2. v
                            vinouspleasure RE: Lau Jan 8, 2014 02:11 PM

                            How long have I wanted to try this place? I guess since mar 24th...finally got there around 2pm for lunch on a weekday. This place has been "discovered", was very crowded, I snagged the last table and then a line formed.

                            Not wanting to make a glutton of myself (ok, truth be told, afterwards I wanted to head to nearby vanessa's for sesame bread w duck), I just ordered Grilled Pepper Chicken with Rice. One minute later, they brought out a big dish of the stuff...clearly not cooked to order, it tasted like a homestyle stew and they must make a giant pot in advance. The flavors were a little muddled, while it was good, one could imagine eating similar food in american-chinese (sic) restaurants anywhere. it wasn't worth trekking to ctown for this but looking forward to trying some of the other dishes.

                            6 Replies
                            1. re: vinouspleasure
                              Lau RE: vinouspleasure Jan 9, 2014 07:31 AM

                              ah sorry you didnt like it, try some of the other stuff

                              i will say i think the popularity has weighed on their quality a little bit lately, as you said the place gets jammed now. ive noticed if you come at that time the quality can suffer a bit. For example last time the noodle soup the noodles were a bit overcooked and the soup dumplings had been over steamed a bit and the food took a long time to come out.

                              i generally come at off hours now when they're not busy. i think they literally have 3 staff, the owner woman who mans the cash register and takes orders, a cook who i believe is the husband and then one other lady who is kind of in an out of the kitchen (sometimes bringing food etc) who im not exactly sure what she does

                              1. re: Lau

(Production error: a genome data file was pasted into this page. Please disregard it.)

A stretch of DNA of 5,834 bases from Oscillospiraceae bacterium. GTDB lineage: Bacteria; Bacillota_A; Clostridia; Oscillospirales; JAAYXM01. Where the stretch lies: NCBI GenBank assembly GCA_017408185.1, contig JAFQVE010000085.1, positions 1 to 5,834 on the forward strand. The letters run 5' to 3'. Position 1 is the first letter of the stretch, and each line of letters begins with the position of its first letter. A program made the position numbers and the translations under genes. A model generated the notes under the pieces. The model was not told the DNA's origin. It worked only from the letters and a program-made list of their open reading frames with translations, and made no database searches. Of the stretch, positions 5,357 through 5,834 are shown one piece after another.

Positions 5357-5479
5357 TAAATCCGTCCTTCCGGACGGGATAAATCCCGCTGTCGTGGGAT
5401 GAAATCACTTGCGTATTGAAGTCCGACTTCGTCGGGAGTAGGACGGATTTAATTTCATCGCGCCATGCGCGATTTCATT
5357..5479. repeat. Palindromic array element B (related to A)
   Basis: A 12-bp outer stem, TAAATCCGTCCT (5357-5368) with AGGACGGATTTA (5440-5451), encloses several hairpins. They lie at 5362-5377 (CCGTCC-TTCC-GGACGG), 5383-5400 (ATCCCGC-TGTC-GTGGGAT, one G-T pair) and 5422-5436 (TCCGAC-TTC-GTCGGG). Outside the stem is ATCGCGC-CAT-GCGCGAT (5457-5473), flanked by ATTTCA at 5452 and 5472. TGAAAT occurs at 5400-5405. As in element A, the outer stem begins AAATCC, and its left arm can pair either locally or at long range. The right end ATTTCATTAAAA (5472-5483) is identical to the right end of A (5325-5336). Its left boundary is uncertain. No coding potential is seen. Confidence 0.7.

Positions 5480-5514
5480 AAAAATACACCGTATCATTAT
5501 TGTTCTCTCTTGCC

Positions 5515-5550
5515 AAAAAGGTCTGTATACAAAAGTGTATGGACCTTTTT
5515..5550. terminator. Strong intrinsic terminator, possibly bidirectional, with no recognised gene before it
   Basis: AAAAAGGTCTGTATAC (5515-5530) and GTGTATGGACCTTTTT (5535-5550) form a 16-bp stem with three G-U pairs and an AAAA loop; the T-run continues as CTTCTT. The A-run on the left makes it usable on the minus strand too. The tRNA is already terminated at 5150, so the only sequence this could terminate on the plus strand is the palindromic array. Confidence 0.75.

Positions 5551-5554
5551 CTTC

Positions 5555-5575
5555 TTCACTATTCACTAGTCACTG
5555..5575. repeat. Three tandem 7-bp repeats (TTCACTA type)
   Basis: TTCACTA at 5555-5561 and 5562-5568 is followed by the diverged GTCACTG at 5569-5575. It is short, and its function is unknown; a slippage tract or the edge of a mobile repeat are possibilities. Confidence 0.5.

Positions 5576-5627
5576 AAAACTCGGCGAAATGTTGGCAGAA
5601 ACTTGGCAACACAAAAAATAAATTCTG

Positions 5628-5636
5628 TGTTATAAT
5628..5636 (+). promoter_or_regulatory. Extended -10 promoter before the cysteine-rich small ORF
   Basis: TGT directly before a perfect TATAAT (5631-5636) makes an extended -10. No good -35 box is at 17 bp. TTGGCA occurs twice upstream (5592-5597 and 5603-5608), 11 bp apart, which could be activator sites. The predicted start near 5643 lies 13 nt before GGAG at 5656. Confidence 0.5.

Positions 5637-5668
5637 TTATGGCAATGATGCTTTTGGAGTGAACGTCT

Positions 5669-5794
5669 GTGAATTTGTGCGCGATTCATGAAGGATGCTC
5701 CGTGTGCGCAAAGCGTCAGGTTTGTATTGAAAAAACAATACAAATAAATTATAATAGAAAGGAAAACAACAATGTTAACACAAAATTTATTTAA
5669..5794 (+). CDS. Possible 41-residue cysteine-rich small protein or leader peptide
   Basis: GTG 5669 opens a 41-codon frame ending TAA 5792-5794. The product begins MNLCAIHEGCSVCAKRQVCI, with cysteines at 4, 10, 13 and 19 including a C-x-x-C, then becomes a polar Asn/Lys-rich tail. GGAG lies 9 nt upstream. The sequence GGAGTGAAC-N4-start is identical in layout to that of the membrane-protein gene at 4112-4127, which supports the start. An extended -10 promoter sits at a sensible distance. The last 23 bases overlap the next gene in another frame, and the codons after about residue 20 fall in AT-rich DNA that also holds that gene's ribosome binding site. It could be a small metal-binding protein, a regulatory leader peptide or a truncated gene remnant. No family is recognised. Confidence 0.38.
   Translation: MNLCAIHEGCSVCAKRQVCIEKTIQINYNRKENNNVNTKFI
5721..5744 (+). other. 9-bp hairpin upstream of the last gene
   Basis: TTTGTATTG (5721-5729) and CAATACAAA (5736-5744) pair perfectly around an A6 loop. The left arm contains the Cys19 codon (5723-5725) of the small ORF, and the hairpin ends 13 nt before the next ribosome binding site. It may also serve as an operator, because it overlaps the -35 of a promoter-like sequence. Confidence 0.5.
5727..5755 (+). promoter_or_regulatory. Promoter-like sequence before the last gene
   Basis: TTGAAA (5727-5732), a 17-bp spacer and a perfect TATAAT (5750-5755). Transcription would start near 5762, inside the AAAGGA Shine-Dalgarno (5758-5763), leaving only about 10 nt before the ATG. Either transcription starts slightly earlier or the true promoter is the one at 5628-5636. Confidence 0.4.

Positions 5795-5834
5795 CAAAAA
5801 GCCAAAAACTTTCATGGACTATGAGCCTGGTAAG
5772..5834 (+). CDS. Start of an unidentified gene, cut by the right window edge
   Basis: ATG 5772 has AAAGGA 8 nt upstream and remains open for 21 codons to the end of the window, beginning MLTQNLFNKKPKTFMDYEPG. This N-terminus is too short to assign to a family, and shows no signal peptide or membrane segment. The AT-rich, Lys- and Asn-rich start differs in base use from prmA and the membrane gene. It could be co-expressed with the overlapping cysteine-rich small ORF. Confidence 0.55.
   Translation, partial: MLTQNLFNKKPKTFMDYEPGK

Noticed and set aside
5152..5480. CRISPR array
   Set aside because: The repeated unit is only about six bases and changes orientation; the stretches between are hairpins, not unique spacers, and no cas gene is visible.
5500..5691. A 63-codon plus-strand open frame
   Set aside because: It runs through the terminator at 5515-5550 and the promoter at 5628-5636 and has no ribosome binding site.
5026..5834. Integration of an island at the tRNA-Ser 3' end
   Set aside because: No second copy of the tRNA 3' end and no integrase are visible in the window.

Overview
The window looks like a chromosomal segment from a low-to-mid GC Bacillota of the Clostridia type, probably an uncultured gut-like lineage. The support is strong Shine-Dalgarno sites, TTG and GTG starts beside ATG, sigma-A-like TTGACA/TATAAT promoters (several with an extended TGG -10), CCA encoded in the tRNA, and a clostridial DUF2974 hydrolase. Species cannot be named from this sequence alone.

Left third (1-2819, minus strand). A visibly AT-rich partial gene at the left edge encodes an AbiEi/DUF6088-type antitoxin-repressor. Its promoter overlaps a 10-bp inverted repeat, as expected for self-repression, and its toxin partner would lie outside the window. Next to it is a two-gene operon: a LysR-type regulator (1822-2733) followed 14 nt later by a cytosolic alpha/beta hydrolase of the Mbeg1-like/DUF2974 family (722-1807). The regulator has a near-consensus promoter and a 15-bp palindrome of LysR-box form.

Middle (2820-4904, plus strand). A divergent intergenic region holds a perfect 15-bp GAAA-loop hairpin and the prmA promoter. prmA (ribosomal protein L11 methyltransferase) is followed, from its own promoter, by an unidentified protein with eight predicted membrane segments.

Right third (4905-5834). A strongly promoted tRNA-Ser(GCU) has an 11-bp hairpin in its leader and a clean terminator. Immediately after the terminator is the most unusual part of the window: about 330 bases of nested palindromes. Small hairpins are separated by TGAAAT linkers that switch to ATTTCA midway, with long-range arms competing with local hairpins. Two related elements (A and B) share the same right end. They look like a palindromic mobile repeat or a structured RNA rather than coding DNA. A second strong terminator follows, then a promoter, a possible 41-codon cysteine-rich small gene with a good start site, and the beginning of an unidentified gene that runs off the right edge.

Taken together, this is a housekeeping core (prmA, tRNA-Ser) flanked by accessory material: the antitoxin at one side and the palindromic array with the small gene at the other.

swannee RE: Lau Jan 9, 2014 09:43 AM

                                All very good points, Lau. They are overwhelmed by business, some foreign tourist guide must have them because the past two times there were large groups from France and Germany, and somebody (NYT?) wrote about the da pan ji. It is best to go late or early until these calm down or they hire another person. The last time I was there the noodles (hui mian) were back to their best (I got with the brisket), the da pan ji was almost as good as usual, and the shui jiao were the best they have ever been. I also like their plain pancakes, perhaps more than the "sandwiches" which are better at Xian.
                                I also like the seaweed, plain and refreshing. And the family is amazingly kind and laugh with good humor at my bad Mandarin. and the two kids are adorable. To me, this is the perfect hole-in-the-wall.

                                1. re: swannee
                                  Lau RE: swannee Jan 9, 2014 09:51 AM

                                  yah i like this place, its close to me so i walk over there on the weekends for a quick meal. the lady owner woman is very nice, the nicest person in chinatown along with the younger lady at the fu zhou cuisine (although everyone else at fu zhou cuisine is kind of mean)

                                2. re: Lau
                                  howdini RE: Lau Jan 9, 2014 10:18 AM

                                  l think the worst part about the fallout from the Bittman piece is that they don't deliver at dinnertime anymore, which l can't tell you how much that REALLY SUCKS.

                                3. re: vinouspleasure
                                  pravit RE: vinouspleasure Jan 9, 2014 03:00 PM

                                  This place has totally been discovered, I think for at least a year now. Used to be almost empty with some of the workers in the area coming in for a quick bowl of noodles, now it's always packed. I live two blocks away and sometimes get it for dinner, but I always just call ahead. The dumplings in lamb broth and spicy chicken noodles are my go-to.

                                  I sometimes wonder why northern Chinese food is so popular among the non-Chinese crowd, maybe because there simply isn't much of it in Manhattan. Somebody could open a stall selling jianbing and make a fortune.

                                  1. re: pravit
                                    howdini RE: pravit Jan 9, 2014 03:19 PM

                                    l think it's a combination of critical acclaim, novelty, and very, very reasonable prices. The fact that the food at Xi'an and Spicy Village generally tastes great doesn't hurt their popularity, either.